So who was the real Indiana Jones? Most point to Hiram Bingham, the scientific “discoverer” of Machu Picchu. Many more say Hollywood’s most beloved tomb raider was actually an amalgamation of that real-life Yale University explorer and Harry Steele, the harder boiled, treasure hunting protagonist from Secret of the Incas, a 1954 B-movie classic shot on location in Cusco.
Here’s another suspect. It’s someone as legendary as Harrison Ford and twice the actor that Charlton Heston ever was, and three times as roguish: Peter O’Toole.
Yes, Peter O’Toole, who died in 2013, and who is perhaps best known for his role as Lawrence of Arabia in the David Lean film of 1962.
He never donned the iconic fedora and brown leather jacket on the big screen. No bull-whip. But in between Oscar nominations for his portrayals of an ego-maniacal and spiritually damaged T.E. Laurence and the swashbuckling, redemptive drunk Alan Swann, Peter O’Toole played a real-life role, fervidly looting ancient tombs.
“O’Toole’s passion for archaeology and collecting antiquities began on Lawrence of Arabia, and was happily satisfied with each new far-flung location,” writes Robert Sellers in Peter O’Toole: The Definitive Biography. “Dotted around the house were Noh masks from Japan, a bejeweled Persian chest and his particular favorite — pre-Columbian art.”
The lengths to which O’Toole would go for his “collecting” activities was quite astonishing.
“He once confided to the photographer Bob Willoughby that he smuggled a pair of precious Greek earrings through customs by hiding them in his foreskin, resulting in some minor discomfort that lasted weeks,” Sellers reveals.
“Going off on excavation digs, O’Toole explained to Malcolm McDowell on the set of Caligula that the best way to find Etruscan jewelry was to locate the drains in the tombs, and then to sift through all the grime with one’s fingers because as the bodies decompose all the artifacts deposit themselves into the channels: ‘The thought of Peter O’Toole on his hands and knees in an Etruscan catacomb makes for a lovely image.’”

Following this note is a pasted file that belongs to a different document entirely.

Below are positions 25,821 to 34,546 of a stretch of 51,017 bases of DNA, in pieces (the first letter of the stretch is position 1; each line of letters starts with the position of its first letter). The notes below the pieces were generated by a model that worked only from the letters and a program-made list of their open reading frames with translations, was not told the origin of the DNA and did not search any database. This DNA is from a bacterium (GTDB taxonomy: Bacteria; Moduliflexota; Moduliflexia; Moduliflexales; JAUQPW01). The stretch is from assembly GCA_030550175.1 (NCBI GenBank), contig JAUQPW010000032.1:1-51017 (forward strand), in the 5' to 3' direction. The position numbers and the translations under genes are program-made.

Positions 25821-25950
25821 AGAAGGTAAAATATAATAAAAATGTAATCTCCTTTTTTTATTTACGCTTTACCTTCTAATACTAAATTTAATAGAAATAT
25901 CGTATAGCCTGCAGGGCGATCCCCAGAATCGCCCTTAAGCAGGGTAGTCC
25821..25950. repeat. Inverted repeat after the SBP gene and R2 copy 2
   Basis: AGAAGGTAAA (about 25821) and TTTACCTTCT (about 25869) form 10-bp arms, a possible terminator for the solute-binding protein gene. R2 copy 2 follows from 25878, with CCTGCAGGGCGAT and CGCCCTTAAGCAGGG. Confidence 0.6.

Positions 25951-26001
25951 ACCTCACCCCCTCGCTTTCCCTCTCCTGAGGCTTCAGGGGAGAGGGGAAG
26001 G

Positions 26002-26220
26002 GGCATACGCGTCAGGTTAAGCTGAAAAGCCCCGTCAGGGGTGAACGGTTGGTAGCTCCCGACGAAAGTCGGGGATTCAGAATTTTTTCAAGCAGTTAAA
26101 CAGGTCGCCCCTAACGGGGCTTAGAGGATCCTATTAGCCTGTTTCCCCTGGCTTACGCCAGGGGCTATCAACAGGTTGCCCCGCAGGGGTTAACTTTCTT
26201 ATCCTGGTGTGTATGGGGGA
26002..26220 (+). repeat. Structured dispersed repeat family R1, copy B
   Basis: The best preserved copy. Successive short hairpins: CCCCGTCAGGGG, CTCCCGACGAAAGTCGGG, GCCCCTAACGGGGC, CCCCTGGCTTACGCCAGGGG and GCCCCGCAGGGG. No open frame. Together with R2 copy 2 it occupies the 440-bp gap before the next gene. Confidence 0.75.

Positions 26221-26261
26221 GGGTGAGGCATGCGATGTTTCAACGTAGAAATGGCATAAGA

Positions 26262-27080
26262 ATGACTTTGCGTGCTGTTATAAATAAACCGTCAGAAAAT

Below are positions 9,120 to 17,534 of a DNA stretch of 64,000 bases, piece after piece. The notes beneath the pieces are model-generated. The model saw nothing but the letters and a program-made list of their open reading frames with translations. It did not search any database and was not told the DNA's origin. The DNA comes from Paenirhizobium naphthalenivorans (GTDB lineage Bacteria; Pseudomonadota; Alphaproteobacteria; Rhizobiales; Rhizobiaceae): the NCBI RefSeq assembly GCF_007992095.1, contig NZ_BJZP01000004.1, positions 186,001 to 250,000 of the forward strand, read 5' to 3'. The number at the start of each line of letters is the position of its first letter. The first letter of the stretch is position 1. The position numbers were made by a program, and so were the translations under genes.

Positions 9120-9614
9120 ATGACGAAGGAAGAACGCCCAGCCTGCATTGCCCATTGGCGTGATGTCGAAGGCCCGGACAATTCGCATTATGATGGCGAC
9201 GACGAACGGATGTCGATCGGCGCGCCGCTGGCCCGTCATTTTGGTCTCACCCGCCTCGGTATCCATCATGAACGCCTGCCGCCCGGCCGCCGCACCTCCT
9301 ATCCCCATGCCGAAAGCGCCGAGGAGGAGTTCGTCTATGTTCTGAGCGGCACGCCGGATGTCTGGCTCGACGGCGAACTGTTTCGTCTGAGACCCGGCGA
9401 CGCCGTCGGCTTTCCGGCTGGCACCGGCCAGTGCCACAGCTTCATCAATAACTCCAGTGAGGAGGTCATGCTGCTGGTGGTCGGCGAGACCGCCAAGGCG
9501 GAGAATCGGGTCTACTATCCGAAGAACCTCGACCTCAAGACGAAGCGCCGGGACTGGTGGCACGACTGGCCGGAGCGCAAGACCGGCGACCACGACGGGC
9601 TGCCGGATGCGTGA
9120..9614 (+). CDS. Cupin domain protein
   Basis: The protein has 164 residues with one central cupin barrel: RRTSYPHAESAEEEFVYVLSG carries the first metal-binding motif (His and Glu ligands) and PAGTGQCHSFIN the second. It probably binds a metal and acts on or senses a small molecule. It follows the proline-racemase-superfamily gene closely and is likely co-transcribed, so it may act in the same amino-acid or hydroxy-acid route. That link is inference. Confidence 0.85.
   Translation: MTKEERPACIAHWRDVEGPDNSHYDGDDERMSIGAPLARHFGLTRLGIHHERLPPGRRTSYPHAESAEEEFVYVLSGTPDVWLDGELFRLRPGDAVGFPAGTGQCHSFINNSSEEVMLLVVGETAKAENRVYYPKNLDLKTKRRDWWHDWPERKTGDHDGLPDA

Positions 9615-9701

O’Toole lavished much of the ancient loot on his former wife, actress Siân Phillips, who immortalized their travel adventures 24 years after their divorce, and a decade before his death, in her memoir, Public Places: My Life in the Theater, with Peter O’Toole and Beyond.
A big chunk of Phillips’ reminiscences focus on their escapades with American photographer Bob Willoughby after location filming of Murphy’s Law in 1970 in the Venezuelan jungle. Always referring to her husband of 20 years as “O’Toole” or simply “the Irishman,” Phillips lyrically describes dense, mist shrouded rain forest and “massive, squat, sheersided, table-top mountains that seem to belong in a work of fantastic fiction.”
She, Willoughby and O’Toole spent days with a Yanomama tribe. They made a death-defying helicopter journey to the apex of Angel Falls, “setting down on a piece of flat ground” that to Phillips’ “fevered, disturbed senses” didn’t “seem to be much bigger than a grand piano.” And they spent a night in the remote cabin of a shot-gun toting expatriate explorer called “Jungle Rudi” who “talked on and on, directing his attention to O’Toole only, speaking in an urgent, low monotone.”¹
The adventure was supposed to end with a flight back to Caracas aboard a Cessna, but that was cut short by a violent storm and a forced emergency landing on a remote field.
“The pilot managed to land and we stood in the middle of nowhere with our bits of luggage — mainly Bob’s equipment — until the pilot succeeded in raising a local taxi who was startled but game when we asked him to drive to Caracas, five or six hours away. Bob and O’Toole pressed a great deal of money into the pilot’s hand and off we lurched” all the way to the luxury Hilton Hotel.
From there, Phillips and O’Toole had planned to return home to England, but Willoughby’s wife, Dorothy had been waiting for him at the Hilton:
“‘We’re going to Machu Picchu,’ they said. ‘Not without us,’ said O’Toole and I went upstairs to pack and change the air tickets and telegraph London to say that we were safe and almost on the way home.”
They rendezvoused with their friends in Cusco and “obediently followed all the rules for acclimatizing to this altitude; no alcohol and a four-hour sleep, then very slow movement for a while.”
Like all the visitors, she wrote, they wanted to go to Machu Picchu.